When is a Tractor Not a Tractor?Published on: 09 October 2015
The European Court of Justice (ECJ) delivered an extremely significant decision in the case of Damijan Vnuk v Zavarovalnica Triglav (2014), regarding the issue whether a vehicle used on private land should be insured against civil liability, and concerning the use of vehicles as per Article 3(1) of the First Motor Insurance Directive, which is an EU Directive.
The facts of the case will sound uncomfortably familiar to those who use vehicles on private property. Mr Vnuk suffered an injury after being knocked off a ladder whilst working on a farm. The accident was caused by a tractor with a trailer reversing in the farm courtyard. The initial position of the Slovenian domestic courts was that a compulsory insurance policy on the tractor, from which Mr Vnuk was trying to claim compensation, would not offer protection when a tractor was used as an agricultural machine on private land. Mr Vnuk was, however, of the view that 'use of the vehicle' should not be limited only to journeys on public roads.
The Slovenian Supreme Court raised a question with the ECJ, enquiring whether “the use of vehicles” phrase should be limited only to road traffic accidents.
The ECJ, in its landmark ruling, held that the term “use of vehicle” indeed extends to a vehicle being used “as a means of transport or as machines, in any area, both public and private, in which risks inherent in the use of vehicles may arise, whether those vehicles are moving or not”. Furthermore, it covers any use which is consistent with the normal function of that vehicle.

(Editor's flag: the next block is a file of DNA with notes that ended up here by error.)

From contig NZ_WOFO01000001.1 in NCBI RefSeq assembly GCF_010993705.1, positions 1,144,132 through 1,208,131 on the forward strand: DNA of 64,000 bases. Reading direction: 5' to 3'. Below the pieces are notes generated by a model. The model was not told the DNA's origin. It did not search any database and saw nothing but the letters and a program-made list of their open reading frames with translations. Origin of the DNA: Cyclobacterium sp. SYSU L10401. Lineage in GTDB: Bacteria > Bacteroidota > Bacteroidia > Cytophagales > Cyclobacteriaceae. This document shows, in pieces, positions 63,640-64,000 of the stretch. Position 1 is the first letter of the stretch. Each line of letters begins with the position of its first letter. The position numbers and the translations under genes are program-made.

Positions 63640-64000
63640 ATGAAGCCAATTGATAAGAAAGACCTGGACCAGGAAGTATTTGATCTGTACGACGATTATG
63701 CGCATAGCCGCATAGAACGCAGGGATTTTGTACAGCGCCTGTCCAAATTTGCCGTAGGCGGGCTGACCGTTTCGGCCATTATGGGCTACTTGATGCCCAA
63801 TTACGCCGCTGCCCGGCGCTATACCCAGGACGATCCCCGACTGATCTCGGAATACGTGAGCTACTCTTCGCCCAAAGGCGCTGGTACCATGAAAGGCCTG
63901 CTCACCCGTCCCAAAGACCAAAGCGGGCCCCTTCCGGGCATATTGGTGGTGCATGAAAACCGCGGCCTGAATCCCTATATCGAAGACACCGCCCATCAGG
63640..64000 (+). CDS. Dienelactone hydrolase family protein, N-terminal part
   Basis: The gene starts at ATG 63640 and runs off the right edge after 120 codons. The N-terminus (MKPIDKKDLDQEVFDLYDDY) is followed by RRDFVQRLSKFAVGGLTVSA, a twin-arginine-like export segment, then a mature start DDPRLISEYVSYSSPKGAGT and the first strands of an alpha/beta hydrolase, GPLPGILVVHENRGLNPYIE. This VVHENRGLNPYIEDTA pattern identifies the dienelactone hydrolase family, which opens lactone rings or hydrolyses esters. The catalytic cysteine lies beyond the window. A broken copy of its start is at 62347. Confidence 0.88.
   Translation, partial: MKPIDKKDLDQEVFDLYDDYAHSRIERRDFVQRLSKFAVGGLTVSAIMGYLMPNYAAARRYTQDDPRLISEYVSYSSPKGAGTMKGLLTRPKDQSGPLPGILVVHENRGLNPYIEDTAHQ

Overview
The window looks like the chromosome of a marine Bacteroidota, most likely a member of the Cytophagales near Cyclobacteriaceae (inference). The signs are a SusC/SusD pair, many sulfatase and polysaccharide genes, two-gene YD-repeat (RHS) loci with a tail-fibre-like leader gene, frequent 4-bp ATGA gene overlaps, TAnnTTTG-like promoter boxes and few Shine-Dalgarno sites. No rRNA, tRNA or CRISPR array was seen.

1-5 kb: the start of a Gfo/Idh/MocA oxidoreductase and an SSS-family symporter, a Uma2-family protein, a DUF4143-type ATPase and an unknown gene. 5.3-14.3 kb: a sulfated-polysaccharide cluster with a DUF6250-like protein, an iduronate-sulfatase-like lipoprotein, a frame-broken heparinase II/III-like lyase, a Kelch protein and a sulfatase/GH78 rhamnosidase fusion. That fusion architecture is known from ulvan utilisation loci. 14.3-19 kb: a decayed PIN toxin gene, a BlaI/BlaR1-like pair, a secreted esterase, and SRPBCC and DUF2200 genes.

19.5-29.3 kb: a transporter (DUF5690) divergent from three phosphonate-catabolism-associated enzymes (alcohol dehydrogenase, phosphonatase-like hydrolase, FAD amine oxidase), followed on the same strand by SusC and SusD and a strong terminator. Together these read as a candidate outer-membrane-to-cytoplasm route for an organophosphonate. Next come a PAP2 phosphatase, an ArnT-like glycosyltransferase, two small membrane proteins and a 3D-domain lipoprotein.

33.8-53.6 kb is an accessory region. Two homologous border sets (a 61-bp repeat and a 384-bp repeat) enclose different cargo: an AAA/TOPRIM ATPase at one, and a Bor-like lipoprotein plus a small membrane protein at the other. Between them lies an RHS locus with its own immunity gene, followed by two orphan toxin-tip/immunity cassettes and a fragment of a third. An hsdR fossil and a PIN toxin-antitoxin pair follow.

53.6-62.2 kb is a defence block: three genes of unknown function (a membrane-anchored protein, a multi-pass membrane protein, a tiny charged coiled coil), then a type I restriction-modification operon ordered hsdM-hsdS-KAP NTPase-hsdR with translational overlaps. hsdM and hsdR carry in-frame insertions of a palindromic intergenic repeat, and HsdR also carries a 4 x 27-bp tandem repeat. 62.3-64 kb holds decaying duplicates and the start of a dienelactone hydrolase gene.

The ECJ also considered the term “vehicle” which, in the First Motor Insurance Directive, is defined as “any motor vehicle intended to travel on land and propelled by mechanical power, but not running on rails, and any trailer, whether or not coupled”. The ECJ ruled that the definition of the vehicle is not connected to the use of the vehicle, and therefore a tractor with a trailer fulfils that definition, even if it is used as an agricultural machine.
Bringing the Law Back Home
The implications in the case of Vnuk are significant as it appears some provisions of domestic legislation, being the Road Traffic Act 1988, are in fact in breach of the First Motor Insurance Directive. Firstly, the duty to take out third party motor insurance is limited to the “use of a motor vehicle on a road or other public place”. Secondly, the term “motor vehicle” is defined as “a mechanically propelled vehicle intended or adapted for use on roads”.
The amendments to the Road Traffic Act 1988 are yet to be seen. The Road Traffic Act 1988 excludes some vehicles from the obligation to take out third party insurance, for example some local authority owned vehicles, and the Act may in future be amended to exclude other types of vehicles, as this is allowed under the European law.
However, at this point in time, owners of agricultural vehicles, forklifts, ride-on-lawnmowers, golf buggies and go-karts could find themselves potentially liable for injuries caused on private land but not covered by their insurance. Legal representatives of those injured in accidents involving vehicles on private land, will be citing the case of Vnuk which is directly applicable in the UK, in support of their clients' claims and may consider bringing a legal action against the British Government for a failure to implement EU law properly.